The septins are a novel family of proteins recently discovered in budding and fission yeast, insects (Drosophila), and mammals (both mouse and human). The available immunolocalization and genetic data make clear that septins are involved in cytokinesis both in the yeasts and in Drosophila (despite the apparent differences in modes of cytokinesis) and suggest strongly that they also have other roles in the organization of the cell surface in nondividing cells. The long-term goal of this project is to exploit the experimental advantages of Drosophila (particularly its susceptibility to genetic analysis) to elucidate the roles of these proteins in an animal system. Such studies should provide information about the mechanisms of cytokinesis, the interactions of cytoskeletal elements with each other and with the plasma membrane, and other aspects of the organization of the cell cortex.
Specific Aims for the initial project period include; (1) Clarification of the role of the septins in ordinary cytokinesis by more detailed cytological analysis of two known septins (Sep1 and Pnut) and more detailed analysis of the cytokinesis defect in mutants lacking Pnut; (2) investigation of the apparent role of Sep1 and Pnut in the cellularization of the embryo, using similar approaches; (3) attempts to generate hypotheses about the roles of septins in nondividing cells by more detailed examination of the localization of Sep1 and Pnut in such cells; (4) initial biochemical studies of Sep1 and Pnut; (5) attempts to generate mutants defective in Sep1 and additional mutations affecting Pnut, to explore the functional overlap and interactions of these proteins, and to identify interacting proteins genetically; and (6) initial studies of the functions of a third Drosophila septins (Sep2). In future project periods, the analysis of Sep2 function will be extended, the identification nd analysis of additional Drosophila septins will be undertaken, attempts to identify and analyze the functions of interacting proteins will be continued, the roles of the septins in nondividing cells will be explored in more detail, and detailed structure-function studies of the septins will be undertaken. Cytokinesis is an essential part of the normal cell cycle and as such is crucial for normal cell proliferation and tissue development; thus, defects in cytokinesis may be important in diseases, such as cancer, that involve abnormal cell proliferation and development. Moreover, the proper organization of the cell cortex is essential for the normal organization of the cytoplasm, cell-cell adhesion, and intercellular communication, all processes that are essential for normal cell function and defective in various disease states. Thus, studies of the novel septin protein family in an experimentally tractable model system should contribute significantly to understanding both of normal cell and developmental biology and of important diseases.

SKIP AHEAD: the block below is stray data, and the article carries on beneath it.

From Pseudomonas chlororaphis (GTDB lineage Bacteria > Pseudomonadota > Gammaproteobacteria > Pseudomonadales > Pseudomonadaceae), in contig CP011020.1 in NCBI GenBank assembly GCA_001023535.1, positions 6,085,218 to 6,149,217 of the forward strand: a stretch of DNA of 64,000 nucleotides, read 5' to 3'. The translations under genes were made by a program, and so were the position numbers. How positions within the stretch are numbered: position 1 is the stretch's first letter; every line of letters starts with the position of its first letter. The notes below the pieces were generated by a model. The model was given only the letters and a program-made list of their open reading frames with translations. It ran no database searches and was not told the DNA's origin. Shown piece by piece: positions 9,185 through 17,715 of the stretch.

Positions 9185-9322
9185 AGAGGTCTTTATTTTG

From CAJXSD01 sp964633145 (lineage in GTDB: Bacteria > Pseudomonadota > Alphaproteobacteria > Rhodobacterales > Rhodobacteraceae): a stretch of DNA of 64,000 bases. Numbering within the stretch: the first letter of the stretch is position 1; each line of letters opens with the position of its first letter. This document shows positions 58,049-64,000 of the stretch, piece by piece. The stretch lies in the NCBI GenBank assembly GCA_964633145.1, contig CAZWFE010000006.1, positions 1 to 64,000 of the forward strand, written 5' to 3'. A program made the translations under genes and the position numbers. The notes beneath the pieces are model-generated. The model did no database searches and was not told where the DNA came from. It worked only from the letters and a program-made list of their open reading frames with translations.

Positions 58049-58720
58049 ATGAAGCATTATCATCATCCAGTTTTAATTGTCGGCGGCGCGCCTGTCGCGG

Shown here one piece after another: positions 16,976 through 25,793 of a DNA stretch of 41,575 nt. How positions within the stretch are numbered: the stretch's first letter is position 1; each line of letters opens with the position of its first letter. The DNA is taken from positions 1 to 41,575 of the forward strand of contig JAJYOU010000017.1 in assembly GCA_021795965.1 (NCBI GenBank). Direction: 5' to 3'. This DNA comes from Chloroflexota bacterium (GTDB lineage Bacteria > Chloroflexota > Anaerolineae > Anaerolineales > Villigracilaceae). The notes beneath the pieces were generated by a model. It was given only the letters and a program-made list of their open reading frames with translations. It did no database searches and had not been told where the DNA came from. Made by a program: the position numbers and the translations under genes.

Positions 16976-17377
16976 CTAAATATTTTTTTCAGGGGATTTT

National Institute of Health (NIH)
National Institute of General Medical Sciences (NIGMS)
Research Project (R01)
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Cellular Biology and Physiology Subcommittee 1 (CBY)
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University of North Carolina Chapel Hill
Schools of Arts and Sciences
Chapel Hill
United States
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Fares, H; Peifer, M; Pringle, J R (1995) Localization and possible functions of Drosophila septins. Mol Biol Cell 6:1843-59